I forget the exact day it happened, but I will never forget the moment Dahlia and Christal Bacon took the microphone at a Richmond Public School (RPS) "student town hall meeting" and schooled former Richmond Mayor and Virginia Governor, L. Douglas Wilder about right and wrong.
After the rah-rah introductions, Wilder explained that the purpose of the town hall meeting was to allow the students to ask Hizzoner anything they wanted. Anything.
He explained that staff members would be moving through the auditorium with hand-held microphones and that there was also a microphone near the stage if students wanted to line up.
Monroe's role appeared to be that of mostly window-dressing, however, his presence did cause some students to wonder later why the Mayor thought he needed to bring not just the police chief, but also a security entourage to a student gathering at John Marshall High School.
Hardly necessary, given that these were top students from high schools throughout the city who were bused in to be a part of the event. Up to the moment the Bacon girls stepped up and asked their questions, the students had all lobbed relatively squishy softball questions his way, all of which Wilder masterfully avoided answering directly and insinuated that whatever problem or question the student addressed was the fault of the school system -- not the Mayor's problem.
And, then it happened. Dahlia and Christal were so soft-spoken and polite, Wilder didn't realize at first that they were throwing hardballs his way. They wanted to know why it was right that Wilder had essentially forced their father, Christopher Bacon (and others) to sue RPS and the City of Richmond to make the school buildings comply with the Americans with Disabilities Act (ADA). They wanted to know why it was right that anyone should have to sue the the government to make IT obey state and federal laws that protect the civil rights of people with disabilities?
Why was it right in the Mayor's mind that their father be forced to crawl up the steps at Albert Hill Middle School and at Richmond Community High School in order to attend a parent-teacher conference or a school program? Why couldn't their father easily access music celebrations that their mother (Diane), an RPS school music teacher, put together at schools throughout the city?
Suddenly, it was if all the sound had been sucked out of the room. Clearly, these girls knew the difference between right and wrong.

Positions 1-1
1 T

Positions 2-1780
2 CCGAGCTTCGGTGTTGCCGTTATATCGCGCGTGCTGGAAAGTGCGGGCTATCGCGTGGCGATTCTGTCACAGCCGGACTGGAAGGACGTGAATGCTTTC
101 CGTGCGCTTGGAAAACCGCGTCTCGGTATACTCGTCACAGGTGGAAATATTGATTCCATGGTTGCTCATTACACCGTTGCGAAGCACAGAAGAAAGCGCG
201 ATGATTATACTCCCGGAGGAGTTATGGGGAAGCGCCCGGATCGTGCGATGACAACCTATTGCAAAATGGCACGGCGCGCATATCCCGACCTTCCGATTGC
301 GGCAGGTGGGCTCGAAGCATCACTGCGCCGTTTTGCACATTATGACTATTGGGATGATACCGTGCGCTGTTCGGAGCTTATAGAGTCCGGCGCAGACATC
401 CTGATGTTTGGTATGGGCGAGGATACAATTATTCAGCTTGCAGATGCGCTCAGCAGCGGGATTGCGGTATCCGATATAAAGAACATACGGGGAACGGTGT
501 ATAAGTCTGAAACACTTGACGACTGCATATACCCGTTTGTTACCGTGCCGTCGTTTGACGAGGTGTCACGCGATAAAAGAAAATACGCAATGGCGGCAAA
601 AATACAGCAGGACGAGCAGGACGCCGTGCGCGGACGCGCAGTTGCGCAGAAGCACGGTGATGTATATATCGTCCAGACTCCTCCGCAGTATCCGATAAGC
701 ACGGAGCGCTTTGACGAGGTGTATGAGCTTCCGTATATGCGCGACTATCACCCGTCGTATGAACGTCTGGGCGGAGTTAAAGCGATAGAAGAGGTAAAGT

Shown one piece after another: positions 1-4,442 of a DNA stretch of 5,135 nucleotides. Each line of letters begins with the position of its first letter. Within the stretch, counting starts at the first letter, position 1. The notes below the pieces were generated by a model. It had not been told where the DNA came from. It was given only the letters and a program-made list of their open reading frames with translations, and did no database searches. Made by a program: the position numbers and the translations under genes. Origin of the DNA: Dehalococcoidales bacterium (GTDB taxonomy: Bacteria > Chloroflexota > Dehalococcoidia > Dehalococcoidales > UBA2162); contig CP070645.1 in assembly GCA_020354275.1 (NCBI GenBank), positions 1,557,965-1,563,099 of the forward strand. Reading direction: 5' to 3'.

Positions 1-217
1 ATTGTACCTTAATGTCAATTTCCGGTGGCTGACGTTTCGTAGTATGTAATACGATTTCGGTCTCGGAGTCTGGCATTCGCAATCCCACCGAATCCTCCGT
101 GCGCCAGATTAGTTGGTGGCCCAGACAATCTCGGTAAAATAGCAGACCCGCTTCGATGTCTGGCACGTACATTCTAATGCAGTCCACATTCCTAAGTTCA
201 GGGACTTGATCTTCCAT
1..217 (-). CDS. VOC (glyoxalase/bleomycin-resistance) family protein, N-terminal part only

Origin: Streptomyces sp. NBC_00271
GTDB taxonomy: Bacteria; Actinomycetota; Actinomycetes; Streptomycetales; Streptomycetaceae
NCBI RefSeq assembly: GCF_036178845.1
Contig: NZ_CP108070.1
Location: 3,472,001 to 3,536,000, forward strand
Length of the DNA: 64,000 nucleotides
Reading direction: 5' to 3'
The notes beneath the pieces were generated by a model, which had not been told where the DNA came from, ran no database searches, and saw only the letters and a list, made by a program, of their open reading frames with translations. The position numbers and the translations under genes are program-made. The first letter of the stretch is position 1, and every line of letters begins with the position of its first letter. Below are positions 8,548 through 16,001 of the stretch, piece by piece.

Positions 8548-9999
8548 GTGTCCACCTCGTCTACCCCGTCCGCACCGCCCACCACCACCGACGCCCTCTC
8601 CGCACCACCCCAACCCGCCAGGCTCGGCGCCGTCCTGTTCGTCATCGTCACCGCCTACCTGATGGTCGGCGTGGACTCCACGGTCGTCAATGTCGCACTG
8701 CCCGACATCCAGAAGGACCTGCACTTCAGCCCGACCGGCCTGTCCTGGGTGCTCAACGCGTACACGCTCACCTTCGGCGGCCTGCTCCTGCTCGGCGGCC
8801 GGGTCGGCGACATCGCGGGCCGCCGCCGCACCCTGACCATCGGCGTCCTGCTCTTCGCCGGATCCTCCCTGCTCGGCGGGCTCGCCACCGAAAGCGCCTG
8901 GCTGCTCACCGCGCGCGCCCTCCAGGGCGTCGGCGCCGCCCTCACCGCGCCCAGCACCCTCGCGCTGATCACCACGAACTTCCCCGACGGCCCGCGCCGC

Recovering himself, he hubba-dub-dubbed the questions and blamed the school system for wasting the money in years past that should have been used to fix the schools. He gave me and then RPS School Supt. Deborah Jewell-Sherman an angry glare reminiscent of the one Sigourney Weaver gave right before she killed the monster in "Alien."
He then thanked the girls for their questions and told them to sit down. Dahlia nodded and politely said she and her sister would be happy to sit down when he answered their questions.
He gave me yet another dirty look and answered the Bacon sisters by telling a staffer to cut their microphone and give another student a chance to ask a question.
With God as my witness, I had nothing to do with the girls' decision to ask those questions that afternoon. To be sure, I have known this family for years and they are a good and loving family who have worked hard and raised their children right.
I remember asking Diane years ago how hard it had been for them as a couple to adjust to the fact that Chris had left both his legs in Viet Nam. She laughed and said that she didn't know Chris before he went to Viet Nam. She said they met at Virginia Commonwealth University and that, after hearing him speak in class a few times, she knew he was the love of her life and the man she wanted to be the father of their children.
So, as this family and loved ones endure the profound pain of grieving and burying "Princess Dahlia," a precious child who died at age 23 May 29th from complications due to a heart attack, please hold them in your prayers.
And, Chris, as you, Diane and your family celebrate Dahlia's life and prepare for your first Father's Day without her, please know that she is in Heaven -- no doubt making sure that the stairway and the gates are handicapped accessible.
|Dahlia Latrice Bacon, 23, of Richmond, died May 29, 2013. She was preceded in death by her maternal grandmother, Dahlia Y. Briggs and paternal grandfather, Mckinley Hudgins. Surviving are her parents, Chris E. and Diane Briggs Bacon; two sisters, Christal D. Bacon and Bergitta Hawkins; paternal grandmother, Dora O. Hudgins; maternal grandfather, Perry L. Briggs, Sr.; aunts, uncles, cousins; host of other relatives and friends. Remains rest at Scott’s Funeral Home, 115 E. Brookland Park Blvd., where the family will receive friends Tuesday, June 5 from 6 to 7 p.m. Funeral services will be held 11 a.m. on Wednesday, June 5 at St. Paul’s Baptist Church, 4247 Creighton Road. Dr. Lance D. Watson, officiating. Interment Forest Lawn Cemetery.|